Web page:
What's That Bird? New Website Identifies Species by Your Photo

©. Cornell University

Your computer just became an ornithologist.

In a breakthrough for bird watchers and the avian-curious everywhere, the Visipedia research project and the Cornell Lab of Ornithology have collaborated on a nifty website that has a keen skill: it can identify hundreds of bird species by photo alone.

Called Merlin Bird Photo ID, the identifier is capable of recognizing 400 of the mostly commonly encountered birds in the United States and Canada.

"It gets the bird right in the top three results about 90 percent of the time, and it's designed to keep improving the more people use it," said Jessie Barry at the Cornell Lab of Ornithology. "That's truly amazing, considering that the computer vision community started working on the challenge of bird identification only a few years ago."

The process is simple. A user uploads an image of a bird and enters in when and where the photo was taken; then the user draws a box around the bird and clicks on its bill, eye, and tail.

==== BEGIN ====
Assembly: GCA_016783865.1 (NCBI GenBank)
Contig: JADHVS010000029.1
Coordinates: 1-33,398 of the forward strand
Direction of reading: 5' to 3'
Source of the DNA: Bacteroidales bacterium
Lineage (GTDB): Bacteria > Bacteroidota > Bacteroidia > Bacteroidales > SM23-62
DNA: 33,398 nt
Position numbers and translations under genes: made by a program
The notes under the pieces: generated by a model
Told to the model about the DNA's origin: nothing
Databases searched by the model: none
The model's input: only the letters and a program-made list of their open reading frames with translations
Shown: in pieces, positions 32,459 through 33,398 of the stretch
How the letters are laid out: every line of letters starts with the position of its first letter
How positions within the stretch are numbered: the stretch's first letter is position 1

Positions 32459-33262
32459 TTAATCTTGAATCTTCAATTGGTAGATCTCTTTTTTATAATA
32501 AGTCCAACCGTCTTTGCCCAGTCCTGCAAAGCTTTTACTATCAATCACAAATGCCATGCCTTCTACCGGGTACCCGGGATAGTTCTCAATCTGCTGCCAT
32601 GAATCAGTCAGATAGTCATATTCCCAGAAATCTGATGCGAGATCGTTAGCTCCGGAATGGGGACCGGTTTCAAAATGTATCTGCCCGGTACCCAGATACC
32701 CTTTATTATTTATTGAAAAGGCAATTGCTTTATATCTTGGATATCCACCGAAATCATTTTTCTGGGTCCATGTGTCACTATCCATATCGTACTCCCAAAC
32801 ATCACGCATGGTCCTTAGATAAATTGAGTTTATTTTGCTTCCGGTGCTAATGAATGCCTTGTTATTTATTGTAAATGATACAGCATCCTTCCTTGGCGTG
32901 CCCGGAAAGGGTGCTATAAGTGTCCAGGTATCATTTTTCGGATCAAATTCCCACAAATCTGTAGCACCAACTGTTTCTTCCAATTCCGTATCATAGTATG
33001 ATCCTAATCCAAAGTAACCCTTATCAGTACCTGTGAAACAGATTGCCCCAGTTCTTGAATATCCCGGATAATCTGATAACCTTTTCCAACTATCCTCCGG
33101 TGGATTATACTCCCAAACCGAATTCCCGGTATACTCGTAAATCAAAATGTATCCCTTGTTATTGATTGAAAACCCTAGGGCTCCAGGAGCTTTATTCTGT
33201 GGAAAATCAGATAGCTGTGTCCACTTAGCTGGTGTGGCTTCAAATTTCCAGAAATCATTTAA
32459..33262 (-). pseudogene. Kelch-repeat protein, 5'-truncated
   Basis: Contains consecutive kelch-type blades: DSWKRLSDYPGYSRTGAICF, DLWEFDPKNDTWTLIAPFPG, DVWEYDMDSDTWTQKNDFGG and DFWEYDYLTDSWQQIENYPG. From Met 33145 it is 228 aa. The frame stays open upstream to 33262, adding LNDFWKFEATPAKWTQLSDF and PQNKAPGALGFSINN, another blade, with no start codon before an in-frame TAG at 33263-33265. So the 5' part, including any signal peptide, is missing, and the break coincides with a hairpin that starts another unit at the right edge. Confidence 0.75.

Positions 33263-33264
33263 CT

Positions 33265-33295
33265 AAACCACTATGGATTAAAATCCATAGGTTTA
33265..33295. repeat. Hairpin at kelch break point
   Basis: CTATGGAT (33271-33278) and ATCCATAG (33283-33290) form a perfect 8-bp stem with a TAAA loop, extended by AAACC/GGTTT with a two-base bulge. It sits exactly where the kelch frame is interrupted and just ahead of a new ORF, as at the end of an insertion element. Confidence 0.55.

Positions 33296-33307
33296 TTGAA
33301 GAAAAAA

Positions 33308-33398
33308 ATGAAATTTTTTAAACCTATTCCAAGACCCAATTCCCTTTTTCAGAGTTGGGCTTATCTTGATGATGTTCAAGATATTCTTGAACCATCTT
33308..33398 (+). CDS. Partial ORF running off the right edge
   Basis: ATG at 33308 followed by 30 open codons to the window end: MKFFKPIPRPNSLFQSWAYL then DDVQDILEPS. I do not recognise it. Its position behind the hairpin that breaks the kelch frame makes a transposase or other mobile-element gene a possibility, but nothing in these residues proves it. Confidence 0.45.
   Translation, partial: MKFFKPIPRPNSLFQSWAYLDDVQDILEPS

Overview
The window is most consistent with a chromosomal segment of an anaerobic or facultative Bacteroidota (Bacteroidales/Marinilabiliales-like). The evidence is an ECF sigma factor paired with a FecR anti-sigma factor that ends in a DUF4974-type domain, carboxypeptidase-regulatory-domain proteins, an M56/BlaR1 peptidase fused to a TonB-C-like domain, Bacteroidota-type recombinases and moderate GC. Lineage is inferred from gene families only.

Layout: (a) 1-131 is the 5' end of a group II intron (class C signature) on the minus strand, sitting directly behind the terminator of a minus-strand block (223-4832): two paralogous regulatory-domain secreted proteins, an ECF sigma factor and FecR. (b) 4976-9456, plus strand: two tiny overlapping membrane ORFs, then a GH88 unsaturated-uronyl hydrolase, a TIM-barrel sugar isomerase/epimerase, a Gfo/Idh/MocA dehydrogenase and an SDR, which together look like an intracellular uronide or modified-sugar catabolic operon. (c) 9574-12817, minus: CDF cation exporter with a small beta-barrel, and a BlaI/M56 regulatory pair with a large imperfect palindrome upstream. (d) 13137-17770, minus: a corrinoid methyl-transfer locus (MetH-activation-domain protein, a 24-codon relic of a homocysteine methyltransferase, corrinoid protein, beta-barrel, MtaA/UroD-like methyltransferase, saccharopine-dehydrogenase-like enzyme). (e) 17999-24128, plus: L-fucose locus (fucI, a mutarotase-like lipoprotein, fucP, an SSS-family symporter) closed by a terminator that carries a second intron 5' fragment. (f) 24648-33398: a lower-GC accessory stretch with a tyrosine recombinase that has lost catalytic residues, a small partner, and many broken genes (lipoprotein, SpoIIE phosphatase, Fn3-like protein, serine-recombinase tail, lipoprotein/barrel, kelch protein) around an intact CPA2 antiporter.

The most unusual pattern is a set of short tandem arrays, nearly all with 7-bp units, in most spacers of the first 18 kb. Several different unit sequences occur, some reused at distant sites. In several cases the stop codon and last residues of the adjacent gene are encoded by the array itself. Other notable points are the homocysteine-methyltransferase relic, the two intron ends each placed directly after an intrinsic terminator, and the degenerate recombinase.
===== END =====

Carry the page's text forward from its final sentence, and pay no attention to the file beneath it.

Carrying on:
Within seconds, presto. Merlin looks at the pixels and does some powerful artificial intelligence magic with millions of data points, then presents the most likely species, including photos and song.

"Computers can process images much more efficiently than humans – they can organize, index, and match vast constellations of visual information such as the colors of the feathers and shapes of the bill," said Serge Belongie, a professor of Computer Science at Cornell Tech. "The state-of-the-art in computer vision is rapidly approaching that of human perception, and with a little help from the user, we can close the remaining gap and deliver a surprisingly accurate solution."

Merlin's powers are the result of a lot of human work, as it has learned to recognize each species from tens of thousands of images identified and labeled by birders. It also relies on an excess of 70 million sightings recorded by bird enthusiasts in the eBird.org database, which it then narrows down using the location and time of year when the photo was taken. (So thank you, eBirders.)

Although for now it can not be used with mobile devices – they are working on it. And once it is smartphone-ready, the team will add it to the Merlin Bird ID app.

And then, you can have an ornithologist in your pocket as well.